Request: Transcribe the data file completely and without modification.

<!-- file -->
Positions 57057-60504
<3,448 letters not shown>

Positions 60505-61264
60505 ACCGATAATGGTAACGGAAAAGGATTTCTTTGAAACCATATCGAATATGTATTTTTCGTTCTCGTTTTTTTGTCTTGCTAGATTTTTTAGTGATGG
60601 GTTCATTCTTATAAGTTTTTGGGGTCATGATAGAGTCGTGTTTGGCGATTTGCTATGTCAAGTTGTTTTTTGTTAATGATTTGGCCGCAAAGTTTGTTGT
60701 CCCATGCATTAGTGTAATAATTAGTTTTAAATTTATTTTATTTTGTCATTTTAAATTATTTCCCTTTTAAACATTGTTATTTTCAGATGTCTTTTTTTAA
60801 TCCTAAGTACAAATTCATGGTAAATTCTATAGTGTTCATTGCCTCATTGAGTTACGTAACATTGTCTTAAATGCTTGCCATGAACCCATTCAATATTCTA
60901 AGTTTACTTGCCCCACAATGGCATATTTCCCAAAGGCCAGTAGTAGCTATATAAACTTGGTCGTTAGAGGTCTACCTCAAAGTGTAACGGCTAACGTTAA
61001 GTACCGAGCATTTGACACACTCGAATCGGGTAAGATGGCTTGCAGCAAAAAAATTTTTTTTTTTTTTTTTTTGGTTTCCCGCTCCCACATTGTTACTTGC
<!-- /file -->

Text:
Positions 57057-60504
<3,448 letters not shown>

Positions 60505-61264
60505 ACCGATAATGGTAACGGAAAAGGATTTCTTTGAAACCATATCGAATATGTATTTTTCGTTCTCGTTTTTTTGTCTTGCTAGATTTTTTAGTGATGG
60601 GTTCATTCTTATAAGTTTTTGGGGTCATGATAGAGTCGTGTTTGGCGATTTGCTATGTCAAGTTGTTTTTTGTTAATGATTTGGCCGCAAAGTTTGTTGT
60701 CCCATGCATTAGTGTAATAATTAGTTTTAAATTTATTTTATTTTGTCATTTTAAATTATTTCCCTTTTAAACATTGTTATTTTCAGATGTCTTTTTTTAA
60801 TCCTAAGTACAAATTCATGGTAAATTCTATAGTGTTCATTGCCTCATTGAGTTACGTAACATTGTCTTAAATGCTTGCCATGAACCCATTCAATATTCTA
60901 AGTTTACTTGCCCCACAATGGCATATTTCCCAAAGGCCAGTAGTAGCTATATAAACTTGGTCGTTAGAGGTCTACCTCAAAGTGTAACGGCTAACGTTAA
61001 GTACCGAGCATTTGACACACTCGAATCGGGTAAGATGGCTTGCAGCAAAAAAATTTTTTTTTTTTTTTTTTTGGTTTCCCGCTCCCACATTGTTACTTGC